project engineers, who are also on learning curves with this
"systems' type building" and unique needs. The performance
program and specifications for the club are undersized based
upon the measuring device of general commercial buildings.

Finally, the plans are prepared with marginal details and
specifications (such information is not available in any
architectural standards books in print today) and then bid out,
normally to contractors who have never built such a project
before. Where the plans and details are not clear, the contractor
usually fabricates something to meet the need.

Obviously, what the owner ends up with is a nightmare: A
building, for example, that is oversized for the revenue potential
inherent in the market to support it; will exhibit too large a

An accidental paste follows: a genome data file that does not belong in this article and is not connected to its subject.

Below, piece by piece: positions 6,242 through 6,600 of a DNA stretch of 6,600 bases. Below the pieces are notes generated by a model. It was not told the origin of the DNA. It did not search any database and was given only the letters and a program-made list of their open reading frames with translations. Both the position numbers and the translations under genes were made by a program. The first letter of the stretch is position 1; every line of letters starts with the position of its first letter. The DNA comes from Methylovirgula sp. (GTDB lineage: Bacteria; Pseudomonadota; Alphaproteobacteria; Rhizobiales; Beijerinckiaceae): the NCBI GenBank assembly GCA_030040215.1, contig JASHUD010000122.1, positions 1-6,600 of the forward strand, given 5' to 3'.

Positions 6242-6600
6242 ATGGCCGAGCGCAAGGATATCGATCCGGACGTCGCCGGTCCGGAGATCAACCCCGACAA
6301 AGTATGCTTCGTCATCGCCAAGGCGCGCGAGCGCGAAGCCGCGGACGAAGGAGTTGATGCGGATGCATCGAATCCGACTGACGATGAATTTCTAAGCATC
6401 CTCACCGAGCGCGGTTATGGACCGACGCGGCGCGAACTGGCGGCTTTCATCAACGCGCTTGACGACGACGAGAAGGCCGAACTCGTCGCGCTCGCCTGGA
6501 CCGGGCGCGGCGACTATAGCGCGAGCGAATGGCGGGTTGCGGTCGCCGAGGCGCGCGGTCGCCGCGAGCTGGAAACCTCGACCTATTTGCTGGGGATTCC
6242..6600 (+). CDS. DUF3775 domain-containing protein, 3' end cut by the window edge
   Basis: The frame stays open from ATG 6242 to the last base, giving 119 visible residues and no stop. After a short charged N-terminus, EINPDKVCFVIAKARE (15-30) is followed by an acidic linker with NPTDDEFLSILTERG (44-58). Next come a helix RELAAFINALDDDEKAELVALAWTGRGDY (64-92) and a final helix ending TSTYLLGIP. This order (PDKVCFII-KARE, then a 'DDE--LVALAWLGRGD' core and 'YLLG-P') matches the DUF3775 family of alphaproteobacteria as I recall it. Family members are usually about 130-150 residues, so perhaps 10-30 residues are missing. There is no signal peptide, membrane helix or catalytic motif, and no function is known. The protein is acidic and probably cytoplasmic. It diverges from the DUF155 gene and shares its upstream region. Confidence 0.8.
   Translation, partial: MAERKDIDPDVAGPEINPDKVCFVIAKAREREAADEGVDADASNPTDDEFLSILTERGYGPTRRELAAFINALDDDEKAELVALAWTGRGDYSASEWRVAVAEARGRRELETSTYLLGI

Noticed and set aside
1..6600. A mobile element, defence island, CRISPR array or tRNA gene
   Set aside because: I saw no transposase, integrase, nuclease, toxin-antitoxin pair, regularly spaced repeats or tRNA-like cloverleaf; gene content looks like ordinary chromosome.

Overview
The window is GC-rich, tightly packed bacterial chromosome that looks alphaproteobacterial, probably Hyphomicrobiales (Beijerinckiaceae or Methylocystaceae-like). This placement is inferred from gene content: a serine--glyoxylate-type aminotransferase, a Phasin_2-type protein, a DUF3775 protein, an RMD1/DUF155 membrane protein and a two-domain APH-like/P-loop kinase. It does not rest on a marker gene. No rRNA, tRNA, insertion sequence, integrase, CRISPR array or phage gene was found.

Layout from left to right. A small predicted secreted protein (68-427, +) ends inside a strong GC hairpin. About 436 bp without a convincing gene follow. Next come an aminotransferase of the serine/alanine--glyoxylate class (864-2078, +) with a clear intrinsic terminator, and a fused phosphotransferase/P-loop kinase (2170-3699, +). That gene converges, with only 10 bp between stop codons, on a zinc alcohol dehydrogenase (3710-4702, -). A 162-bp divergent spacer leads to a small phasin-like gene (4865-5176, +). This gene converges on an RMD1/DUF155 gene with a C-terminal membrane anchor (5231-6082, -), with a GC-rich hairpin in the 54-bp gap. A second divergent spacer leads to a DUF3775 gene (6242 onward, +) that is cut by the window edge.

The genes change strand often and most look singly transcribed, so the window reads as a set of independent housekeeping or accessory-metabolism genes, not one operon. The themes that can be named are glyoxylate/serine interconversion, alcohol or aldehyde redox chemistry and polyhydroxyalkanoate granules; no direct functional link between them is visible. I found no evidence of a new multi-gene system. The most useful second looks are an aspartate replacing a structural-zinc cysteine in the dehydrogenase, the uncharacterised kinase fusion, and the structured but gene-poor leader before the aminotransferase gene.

mortgage; requires too much energy to heat and cool; too much
maintenance and replacement to sustain; and too much staff to
fill. All of the net profit that the developer hoped for is usually
gone before the project opens its doors!

In large measure, the majority of club buildings requiring
remodeling today present great challenges even to those of us
who have worked exclusively in this industry for many years. I
would recommend the following step-by-step approach in
evaluating the scope, type and feasibility of a remodel project
and a similarly controlled methodology of implementation.

Step 1: Raising questions and doing a project inventory

Normally, clubs renovate or remodel out of need: The club has
lost market share to new clubs that have entered the market;
attrition is up; member interest in the club's program mix has
changed; a new club is expected to be built nearby; etc. But
where do you start? Where do you find the answers? How far
should you go?

This first thing that must be done is to do a market inventory.
Obviously, the market has changed since the project was first
built, but how has it changed? Proper market positioning is the